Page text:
1974 Ice Hockey World Championships

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1974 Ice Hockey World Championships
Tournament details
Host country  Finland
Dates 5–20 April
Teams 6
Venue(s)(in 1 host city)
Final positions
Champions Gold medal blank.svg  Soviet Union (13th title)
Runner-up Silver medal blank.svg  Czechoslovakia
Third place Bronze medal blank.svg  Sweden
Fourth place  Finland
Tournament statistics
Matches played 30
Goals scored 236 (7.87 per match)
Attendance 192,856 (6,429 per match)
Scoring leader(s) Soviet Union Boris Mikhailov 17 points
1973
1975

The 1974 Ice Hockey World Championships were the 41st Ice Hockey World Championships and the 52nd European Championships in ice hockey. The tournament took place in Finland from 5 April to 20 April and the games were played in the capital, Helsinki. Six teams took part in the main tournament, all playing each other twice. The Soviet Union won the world championships for the 13th time, and also won their 16th European title. For the first time in ice hockey World Championship history, two players were suspended for doping. They were the Swede Ulf Nilsson and the Finn Stig Wetzell who tested positive for the forbidden substance ephedrine. Both players were suspended for the rest of the tournament. Nilsson tested positive after Sweden's game against Poland, which Sweden won 4-1. The game was awarded to Poland as a 5-0 walkover. The Finn, Wetzell, tested positive after Finland's match against Czechoslovakia, which Finland won 5-2, which was also awarded to Czechoslovakia as a 5-0 walkover. The Finns were able to defeat the Czechs again on the last day, which would have earned them their first medal in history, if not for the positive drug test.

World Championship Group A (Finland)[edit]

Team Games Won Drawn Lost Points difference Points
1  Soviet Union 10 9 0 1 64 - 18 18
2  Czechoslovakia 10 7 0 3 57 - 20 14
3  Sweden 10 5 1 4 38 - 24 11
4  Finland 10 4 2 4 34 - 39 10
5  Poland 10 1 2 7 22 - 64 4
6  East Germany 10 1 1 8 21 - 71 3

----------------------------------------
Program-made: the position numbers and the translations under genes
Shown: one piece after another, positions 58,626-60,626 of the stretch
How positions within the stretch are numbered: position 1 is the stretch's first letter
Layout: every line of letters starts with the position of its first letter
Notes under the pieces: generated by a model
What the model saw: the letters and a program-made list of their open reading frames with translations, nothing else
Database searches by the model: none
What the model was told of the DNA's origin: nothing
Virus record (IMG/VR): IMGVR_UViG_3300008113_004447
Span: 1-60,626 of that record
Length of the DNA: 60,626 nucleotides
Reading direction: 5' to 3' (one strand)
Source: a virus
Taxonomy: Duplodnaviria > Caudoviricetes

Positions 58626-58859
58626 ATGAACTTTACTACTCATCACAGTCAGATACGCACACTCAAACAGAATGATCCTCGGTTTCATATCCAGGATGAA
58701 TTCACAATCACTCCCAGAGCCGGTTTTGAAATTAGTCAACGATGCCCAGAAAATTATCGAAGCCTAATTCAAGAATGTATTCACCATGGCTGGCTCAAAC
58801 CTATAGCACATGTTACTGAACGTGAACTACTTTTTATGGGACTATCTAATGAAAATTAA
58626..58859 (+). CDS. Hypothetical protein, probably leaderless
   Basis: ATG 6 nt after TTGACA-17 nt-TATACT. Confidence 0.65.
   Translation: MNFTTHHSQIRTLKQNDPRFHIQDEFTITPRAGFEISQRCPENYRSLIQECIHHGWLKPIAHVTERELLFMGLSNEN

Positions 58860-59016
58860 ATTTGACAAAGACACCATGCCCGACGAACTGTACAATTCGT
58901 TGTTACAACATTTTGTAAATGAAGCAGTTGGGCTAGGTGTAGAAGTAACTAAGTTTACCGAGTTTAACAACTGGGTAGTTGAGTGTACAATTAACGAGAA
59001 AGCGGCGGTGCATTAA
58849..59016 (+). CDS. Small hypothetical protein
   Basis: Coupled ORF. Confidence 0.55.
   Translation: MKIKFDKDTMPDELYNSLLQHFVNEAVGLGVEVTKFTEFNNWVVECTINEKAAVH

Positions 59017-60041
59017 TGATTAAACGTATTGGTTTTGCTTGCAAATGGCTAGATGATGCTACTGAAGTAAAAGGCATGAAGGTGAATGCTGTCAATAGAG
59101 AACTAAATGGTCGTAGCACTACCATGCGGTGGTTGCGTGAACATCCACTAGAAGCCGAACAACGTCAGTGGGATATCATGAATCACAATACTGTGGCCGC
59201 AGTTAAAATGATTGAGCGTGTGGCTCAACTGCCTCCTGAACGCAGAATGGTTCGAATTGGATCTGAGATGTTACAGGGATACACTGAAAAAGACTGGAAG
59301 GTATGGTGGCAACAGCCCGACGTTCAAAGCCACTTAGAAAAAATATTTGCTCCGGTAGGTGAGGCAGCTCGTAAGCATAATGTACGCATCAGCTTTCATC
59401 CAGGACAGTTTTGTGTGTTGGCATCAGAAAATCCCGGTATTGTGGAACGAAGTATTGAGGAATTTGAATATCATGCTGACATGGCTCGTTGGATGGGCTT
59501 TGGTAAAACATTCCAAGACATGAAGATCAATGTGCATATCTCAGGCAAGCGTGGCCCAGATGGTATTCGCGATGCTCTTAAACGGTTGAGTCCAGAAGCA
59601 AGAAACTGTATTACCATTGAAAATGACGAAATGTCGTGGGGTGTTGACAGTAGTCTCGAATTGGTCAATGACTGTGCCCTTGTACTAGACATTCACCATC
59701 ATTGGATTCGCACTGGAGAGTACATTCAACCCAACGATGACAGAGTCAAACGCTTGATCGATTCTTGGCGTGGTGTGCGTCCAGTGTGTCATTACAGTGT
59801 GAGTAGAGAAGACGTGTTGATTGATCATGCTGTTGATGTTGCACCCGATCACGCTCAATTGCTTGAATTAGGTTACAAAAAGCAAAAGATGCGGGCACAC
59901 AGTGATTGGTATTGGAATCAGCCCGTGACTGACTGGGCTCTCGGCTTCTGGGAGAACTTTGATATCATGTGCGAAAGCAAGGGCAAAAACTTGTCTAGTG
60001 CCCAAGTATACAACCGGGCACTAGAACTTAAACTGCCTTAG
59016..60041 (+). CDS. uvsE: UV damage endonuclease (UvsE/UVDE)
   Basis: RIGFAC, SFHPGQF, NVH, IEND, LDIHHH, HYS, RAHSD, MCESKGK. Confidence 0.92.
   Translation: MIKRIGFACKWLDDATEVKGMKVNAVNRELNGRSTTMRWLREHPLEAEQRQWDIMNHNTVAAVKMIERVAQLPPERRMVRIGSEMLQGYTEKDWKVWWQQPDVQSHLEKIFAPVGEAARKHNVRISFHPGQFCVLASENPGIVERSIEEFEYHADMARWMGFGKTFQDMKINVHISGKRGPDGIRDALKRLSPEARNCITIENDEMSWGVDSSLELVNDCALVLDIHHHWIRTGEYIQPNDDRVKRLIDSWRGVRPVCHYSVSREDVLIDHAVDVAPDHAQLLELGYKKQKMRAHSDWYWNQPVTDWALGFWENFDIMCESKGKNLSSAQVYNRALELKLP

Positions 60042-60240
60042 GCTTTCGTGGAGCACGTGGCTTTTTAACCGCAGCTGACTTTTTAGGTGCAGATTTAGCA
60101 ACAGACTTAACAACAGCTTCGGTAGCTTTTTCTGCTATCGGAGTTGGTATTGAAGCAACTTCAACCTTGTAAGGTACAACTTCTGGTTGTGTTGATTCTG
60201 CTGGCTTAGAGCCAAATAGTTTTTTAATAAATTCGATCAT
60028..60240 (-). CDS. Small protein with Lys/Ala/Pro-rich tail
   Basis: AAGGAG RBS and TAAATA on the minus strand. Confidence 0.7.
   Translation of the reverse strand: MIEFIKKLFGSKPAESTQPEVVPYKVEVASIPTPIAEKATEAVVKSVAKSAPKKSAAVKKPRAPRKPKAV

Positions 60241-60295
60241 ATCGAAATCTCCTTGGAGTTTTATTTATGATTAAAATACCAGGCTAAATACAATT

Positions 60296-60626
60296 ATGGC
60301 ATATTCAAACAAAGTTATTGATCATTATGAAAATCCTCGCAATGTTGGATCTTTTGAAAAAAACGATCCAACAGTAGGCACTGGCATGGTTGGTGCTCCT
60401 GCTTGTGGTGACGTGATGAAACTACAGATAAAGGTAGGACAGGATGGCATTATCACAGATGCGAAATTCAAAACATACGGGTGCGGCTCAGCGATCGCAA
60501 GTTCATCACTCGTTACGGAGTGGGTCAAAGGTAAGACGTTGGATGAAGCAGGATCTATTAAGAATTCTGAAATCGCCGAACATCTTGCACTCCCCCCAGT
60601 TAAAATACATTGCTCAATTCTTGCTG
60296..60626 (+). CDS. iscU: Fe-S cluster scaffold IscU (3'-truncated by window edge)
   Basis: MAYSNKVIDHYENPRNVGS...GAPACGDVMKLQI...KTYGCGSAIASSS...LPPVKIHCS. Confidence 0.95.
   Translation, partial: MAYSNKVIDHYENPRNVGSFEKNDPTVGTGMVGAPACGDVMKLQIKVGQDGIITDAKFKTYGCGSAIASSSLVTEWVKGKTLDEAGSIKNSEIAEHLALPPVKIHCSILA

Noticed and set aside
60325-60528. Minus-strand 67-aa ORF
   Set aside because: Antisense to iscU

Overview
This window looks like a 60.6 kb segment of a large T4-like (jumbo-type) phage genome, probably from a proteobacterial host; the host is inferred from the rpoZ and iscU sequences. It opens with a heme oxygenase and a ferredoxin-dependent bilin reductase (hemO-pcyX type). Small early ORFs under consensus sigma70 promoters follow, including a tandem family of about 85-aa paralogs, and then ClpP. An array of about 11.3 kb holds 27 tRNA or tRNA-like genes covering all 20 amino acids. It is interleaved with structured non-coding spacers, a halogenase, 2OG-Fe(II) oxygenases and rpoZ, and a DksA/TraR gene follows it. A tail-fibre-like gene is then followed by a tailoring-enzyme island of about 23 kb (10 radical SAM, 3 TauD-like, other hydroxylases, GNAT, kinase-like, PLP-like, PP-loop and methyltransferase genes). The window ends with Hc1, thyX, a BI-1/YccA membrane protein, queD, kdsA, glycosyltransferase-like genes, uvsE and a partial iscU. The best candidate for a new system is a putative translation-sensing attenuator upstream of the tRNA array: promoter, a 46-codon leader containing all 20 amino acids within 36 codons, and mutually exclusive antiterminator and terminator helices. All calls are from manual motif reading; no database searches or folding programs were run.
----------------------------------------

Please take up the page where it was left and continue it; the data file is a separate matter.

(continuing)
East Germany were very unlucky to be relegated to Group B, as Poland's only win was the awarded default for a doping violation against Sweden.

5 AprilCzechoslovakia 8-0 Poland
5 AprilSoviet Union 5-0 East Germany
6 AprilPoland 5-0 (1-4) Sweden
6 AprilFinland 7-3 East Germany
7 AprilSweden 2-3 Czechoslovakia
7 AprilFinland 1-7 Soviet Union
8 AprilCzechoslovakia 8-0 East Germany
8 AprilSoviet Union 8-3 Poland
9 AprilEast Germany 1-10 Sweden
9 AprilFinland 2-2 Poland
10 AprilCzechoslovakia 7-2 Soviet Union
10 AprilFinland 3-3 Sweden
11 AprilPoland 3-5 East Germany
12 AprilFinland 0-5 (5-2) Czechoslovakia
12 AprilSweden 1-3 Soviet Union
13 AprilPoland 3-12 Czechoslovakia
13 AprilEast Germany 3-10 Soviet Union
14 AprilSweden 3-1 Poland
14 AprilFinland 7-1 East Germany
15 AprilCzechoslovakia 0-3 Sweden
15 AprilSoviet Union 6-1 Finland
16 AprilEast Germany 2-9 Czechoslovakia
16 AprilPoland 0-17 Soviet Union
17 AprilSweden 9-3 East Germany
17 AprilFinland 6-2 Poland
18 AprilSoviet Union 3-1 Czechoslovakia
18 AprilFinland 2-6 Sweden
19 AprilEast Germany 3-3 Poland
20 AprilFinland 5-4 Czechoslovakia
20 AprilSoviet Union 3-1 Sweden

World Championship Group B (Yugoslavia)[edit]

Played in Hala Tivoli, Ljubljana, SR Slovenia, SFR Yugoslavia March 21–30.

Team Games Won Drawn Lost Points difference Points
7  United States 7 7 0 0 40 - 14 14